About Good Returns  |  Advertise  |  Contact Us  |  Terms & Conditions  |  RSS Feeds Other Sites:   tmmonline.nz  |   landlords.co.nz
Last Article Uploaded: Wednesday, December 12th, 11:30PM
rss
Latest Headlines

Rental WoF won't help affordability

The Green Party is again calling for the introduction of a rental Warrant of Fitness (WoF). But NZ Property Investors Federation executive officer Andrew King is questioning that call...

Sunday, September 9th 2018, 12:00PM 1 Comment

by The Landlord

NZPIF executive officer Andrew King

The Green Party has relaunched a campaign to introduce a rental property Warrant of Fitness.

“Private owners provide around 85% of rental properties in New Zealand. Do we really think that making it harder and more expensive to provide those rental properties is going to improve rental affordability and choice for tenants?” asks Andrew King, Executive Officer of the NZ Property Investors’ Federation (NZPIF).

The idea of a rental WOF was first proposed some 20 years ago and since then has continued to be rejected by successive Labour and National Governments every time it has been raised.

Previous WOFs have been based on various factors, such as disallowing properties over a certain age so that tenants can have newer homes.

The suggested WOF from Otago University is mostly reasonable, with most aspects already covered in existing legislation. Yet it still contains items such as a minimum size for kitchen benches, which many rentals will not be able to meet.

Before the WOF was even considered, Otago University had produced a paper with “improvements” to the WOF, one of which was correct orientation towards the sun. This is an unrealistic expectation likely to remove properties from the rental pool.

Some of these expectations are higher than the current building codes. This would indicate that the building codes are acceptable for owner occupiers but not good enough for tenants.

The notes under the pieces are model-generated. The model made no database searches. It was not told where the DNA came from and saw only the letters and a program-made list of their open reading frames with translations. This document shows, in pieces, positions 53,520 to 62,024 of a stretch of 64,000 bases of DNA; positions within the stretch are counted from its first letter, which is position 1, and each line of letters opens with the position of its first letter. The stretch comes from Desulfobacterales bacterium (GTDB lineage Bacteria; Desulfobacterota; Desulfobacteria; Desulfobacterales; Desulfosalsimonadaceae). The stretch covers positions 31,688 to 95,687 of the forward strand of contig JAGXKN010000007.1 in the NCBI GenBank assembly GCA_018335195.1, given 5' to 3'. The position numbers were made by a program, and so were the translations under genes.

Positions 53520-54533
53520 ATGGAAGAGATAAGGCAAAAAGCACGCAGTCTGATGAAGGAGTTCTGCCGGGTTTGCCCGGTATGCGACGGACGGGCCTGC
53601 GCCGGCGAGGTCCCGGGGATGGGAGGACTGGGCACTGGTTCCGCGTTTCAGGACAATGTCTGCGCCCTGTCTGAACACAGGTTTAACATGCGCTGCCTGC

NZPIF is particularly concerned about the possibility of on going increases in the requirements contained in a rental WOF. Once as rental WOF is introduced, people are likely to be employed to continually “improve” it. 

This will inevitably add more costs to providing rental property and cause more and more properties to become unable to be rented. This will increase the cost of rent and also reduce the number of properties available for renters.

Some people believe this is a good thing, arguing that the property doesn’t disappear, it just gets bought by a home owner.

Unfortunately, rental properties are on average smaller than owner occupied properties yet they contain more people. This means that when a rental property is sold to an owner occupier there will be tenants looking for a rental property that no longer exists.

Additionally, many rental properties are owned by people moving overseas for one or two years. Rather than sell the property, they are more likely to leave it empty or rent it out on Airbnb.

It is patronising to tenants to say that they need to be told what their home should be like and that they cannot judge this for themselves.

Like all industries, customers end up paying more when the cost of a product or service increases. If they don’t, then supply of those goods and services reduces.

Rental prices have been increasing at a faster rate than inflation for the last eight or so years and will continue to do so if more unnecessary regulations and costs are applied without actually improving tenants lives.

« A different system: the rental market in ScandinaviaAddressing tenancy law reform »

Special Offers

Comments from our readers

On 6 November 2018 at 9:17 pm John Butt said: